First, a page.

Dear Friends,


John Heartfield, Krieg und Leichen – Die letzte Hoffnung der Reichen,
Montagefotografie für die Arbeiter-Illustrierten-Zeitung, 1932, Nr. 18, Silbergelatineabzug, kaschiert
Akademie der Künste, Berlin,  Inv.Nr. JH 1955 © The Heartfield Community of Heirs / VG Bild-Kunst, Bonn 2020

This will be an extremely busy month at FAS, starting on November 4, 2020 at 12:00pm ET with Rosa von der Schulenburg’s lecture “About John Heartfield’s Political Engagement and Private Life in London”, which is part of our monthly zoom series “Fight or Flight. stories of artists under repression,” generously funded by Allianz Partners. (SEE EVENT HERE)

John Heartfield (1891-1968) was a German visual artist who pioneered the use of art as a political weapon. This presentation starts with some preliminary remarks about John Heartfield’s bequest in the Akademie der Künste in Berlin and shows how it is accessible nowadays. A short introduction of how all began follows, showing the background of the birth of Heartfield’s political photo-montages (World War I, Dada, Communist Party, Willi Münzenberg’s Die Arbeiter-Illustrierte-Zeitung in short AIZ), glances at Heartfield’s first exile stage in Prague and then focuses on his 12 years as an emigrant in London, asking how a German communist artist could continue working in exile in Great Britain during the war.

Yesterday, the exhibition “The Loner. Clowns in Fritz Ascher’s Art (1893-1970)” at the Forum Jacob Pins in Höxter, Germany was prematurely closed, as part of a large scale lockdown due to COVID-19. Please order the bilingual catalogue, or visit our new online exhibition “Fritz Ascher: Themes and Variations” instead (LINK), with a special section about “Tears of the Clown”.

Kitra Cahana, Alice and Ronnie Cahana ©Kitra Cahana

This month, we are exploring “Trauma, Memory and Art,” and celebrating a book release.

We are starting off with the interdisciplinary Zoom conference “Trauma, Memory and Art” on November 9, 2020, 12:00-1:30pm ET, in which four experts – Ori Z Soltes, Larry R Squire, Natan P. F. Kellermann and Eva Fogelman – discuss the transmission of Holocaust trauma and memory against the backdrop of art. (SEE EVENT HERE)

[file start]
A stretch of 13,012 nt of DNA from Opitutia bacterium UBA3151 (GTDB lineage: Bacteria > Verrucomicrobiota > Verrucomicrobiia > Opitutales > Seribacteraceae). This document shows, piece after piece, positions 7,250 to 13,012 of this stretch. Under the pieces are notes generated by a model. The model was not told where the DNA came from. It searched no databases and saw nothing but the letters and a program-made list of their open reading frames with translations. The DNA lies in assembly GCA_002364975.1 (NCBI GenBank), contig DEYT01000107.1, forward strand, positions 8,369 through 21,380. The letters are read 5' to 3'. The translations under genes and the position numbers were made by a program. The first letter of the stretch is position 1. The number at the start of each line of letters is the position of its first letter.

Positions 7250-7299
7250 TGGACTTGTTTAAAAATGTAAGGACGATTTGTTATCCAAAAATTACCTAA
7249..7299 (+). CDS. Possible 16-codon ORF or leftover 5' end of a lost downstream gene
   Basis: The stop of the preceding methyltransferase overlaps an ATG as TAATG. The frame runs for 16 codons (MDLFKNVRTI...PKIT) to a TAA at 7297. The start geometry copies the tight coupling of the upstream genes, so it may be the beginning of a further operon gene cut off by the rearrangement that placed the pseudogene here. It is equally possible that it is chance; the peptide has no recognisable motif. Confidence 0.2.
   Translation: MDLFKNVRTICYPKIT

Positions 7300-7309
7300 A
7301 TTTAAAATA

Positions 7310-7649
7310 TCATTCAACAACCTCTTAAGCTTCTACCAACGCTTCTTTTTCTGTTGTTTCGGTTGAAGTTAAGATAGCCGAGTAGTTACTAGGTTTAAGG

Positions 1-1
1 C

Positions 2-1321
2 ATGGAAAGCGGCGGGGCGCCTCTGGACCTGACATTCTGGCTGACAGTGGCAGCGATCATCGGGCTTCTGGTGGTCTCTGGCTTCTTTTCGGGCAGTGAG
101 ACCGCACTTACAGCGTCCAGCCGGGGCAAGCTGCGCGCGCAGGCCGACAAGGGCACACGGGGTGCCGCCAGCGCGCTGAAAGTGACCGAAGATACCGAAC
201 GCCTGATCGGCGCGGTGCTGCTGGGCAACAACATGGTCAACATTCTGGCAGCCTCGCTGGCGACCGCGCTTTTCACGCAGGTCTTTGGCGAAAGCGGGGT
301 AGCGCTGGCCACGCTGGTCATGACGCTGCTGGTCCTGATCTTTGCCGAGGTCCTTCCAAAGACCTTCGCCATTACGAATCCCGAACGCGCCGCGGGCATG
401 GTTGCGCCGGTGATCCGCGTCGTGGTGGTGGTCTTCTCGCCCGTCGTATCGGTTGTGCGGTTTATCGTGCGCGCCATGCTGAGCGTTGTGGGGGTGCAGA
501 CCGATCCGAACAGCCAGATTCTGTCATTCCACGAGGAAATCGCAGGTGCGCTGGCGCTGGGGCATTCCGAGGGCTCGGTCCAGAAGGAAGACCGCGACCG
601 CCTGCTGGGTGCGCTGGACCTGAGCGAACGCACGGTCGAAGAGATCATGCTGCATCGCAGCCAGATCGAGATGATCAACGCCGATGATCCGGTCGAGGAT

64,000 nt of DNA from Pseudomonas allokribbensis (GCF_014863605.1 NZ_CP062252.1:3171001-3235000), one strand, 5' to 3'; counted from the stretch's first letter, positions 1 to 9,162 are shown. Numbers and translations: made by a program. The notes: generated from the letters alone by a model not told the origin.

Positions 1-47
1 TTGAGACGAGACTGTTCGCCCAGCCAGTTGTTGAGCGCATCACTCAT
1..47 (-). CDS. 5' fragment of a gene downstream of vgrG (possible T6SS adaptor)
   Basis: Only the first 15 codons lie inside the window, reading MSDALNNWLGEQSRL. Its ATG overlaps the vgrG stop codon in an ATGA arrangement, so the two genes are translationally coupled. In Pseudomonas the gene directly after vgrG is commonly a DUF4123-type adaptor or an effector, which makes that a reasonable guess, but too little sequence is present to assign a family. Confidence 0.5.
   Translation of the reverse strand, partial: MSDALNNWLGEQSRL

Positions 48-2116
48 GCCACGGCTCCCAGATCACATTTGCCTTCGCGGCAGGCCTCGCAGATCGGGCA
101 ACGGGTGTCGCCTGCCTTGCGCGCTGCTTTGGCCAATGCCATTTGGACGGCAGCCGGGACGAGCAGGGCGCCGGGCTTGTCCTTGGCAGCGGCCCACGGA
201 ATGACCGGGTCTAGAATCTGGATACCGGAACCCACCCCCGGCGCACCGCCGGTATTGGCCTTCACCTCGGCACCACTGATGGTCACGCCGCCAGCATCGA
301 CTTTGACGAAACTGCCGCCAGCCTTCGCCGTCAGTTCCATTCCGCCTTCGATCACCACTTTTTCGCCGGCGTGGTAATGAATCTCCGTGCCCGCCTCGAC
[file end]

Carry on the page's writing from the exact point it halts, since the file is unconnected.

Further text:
The starting point of the discussion is the art of Holocaust survivor Alice Lok Cahana and how artistic sensibilities, traumatic memory—and a sense of obligation to improve the world—have been expressed through three generations of her family—both in who her children and grandchildren are and in how they express themselves artistically. 

The discussion will amplify this layered issue from other angles: what have recent biological and psychological investigations offered, regarding what memory is and how it works, if and how trauma can be carried in the DNA—and the implications of all of this for understanding the impact of catastrophes like the Holocaust beyond the generation of those who experienced them directly.

Other virtual events related to this project are:

On November 18, 2020 at 12:00pm ET: “Immortality, Memory, Creativity, and Survival: The Arts of Alice Lok Cahana, Ronnie Cahana and Kitra Cahana” Lecture by Ori Z Soltes (SEE EVENT HERE)

On November 25, 2020 at 12:00pm ET: “Legacy And Creativity: The Filmmaking and Photography of Kitra Cahana”
The photo/video artist Kitra Cahana in conversation with Ori Z Soltes (SEE EVENT HERE)

These topics are explored more deeply in the book “Immortality, Memory, Creativity, and Survival: The Arts of Alice Lok Cahana, Ronnie Cahana and Kitra Cahana,” which is edited by Ori Z Soltes and will be published on November 30th by Berghahn Books and The Fritz Ascher Society.

This project is generously sponsored by the
Consulate General of the Federal Republic of Germany in New York.

Anneliese Hager, Untitled (Portrait A. H.), 1947. Gelatin silver print, 18 × 24 cm (7 1/16 × 9 7/16 in.).
Harvard Art Museums/Busch-Reisinger Museum, Gift of the German Friends of the Busch-Reisinger Museum, 2018.313. © Estate of Anneliese Hager

On Wednesday, December 2, 2020 at 12:00pm ET Lynette Roth, Daimler Curator of the Busch-Reisinger Museum and Head of the Division of Modern and Contemporary Art at the Harvard Art Museums will speak about White Shadows: The Photograms of Anneliese Hager (1904-1997).”

The event is part of our monthly zoom series “Fight or Flight. stories of artists under repression,” generously funded by Allianz Partners.

Anneliese Hager (1904-1997) is one of a number of modern artists who began their artistic experimentation in Germany after National Socialist cultural policy began to harden against all forms of modern art. Her preferred medium was the photogram, a photographic image made by placing an object directly on (or in close proximity to) a light-sensitive surface and exposing it to light. Hager called the reversal of light and dark in the resulting contact print “white shadows.” (SEE EVENT HERE)

We look forward to seeing you at our events!

Ever Upwards!

With all best wishes,
Rachel Stern, Director and CEO

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artwork Fritz Ascher ©2020 Bianca Stock, Photo Malcolm Varon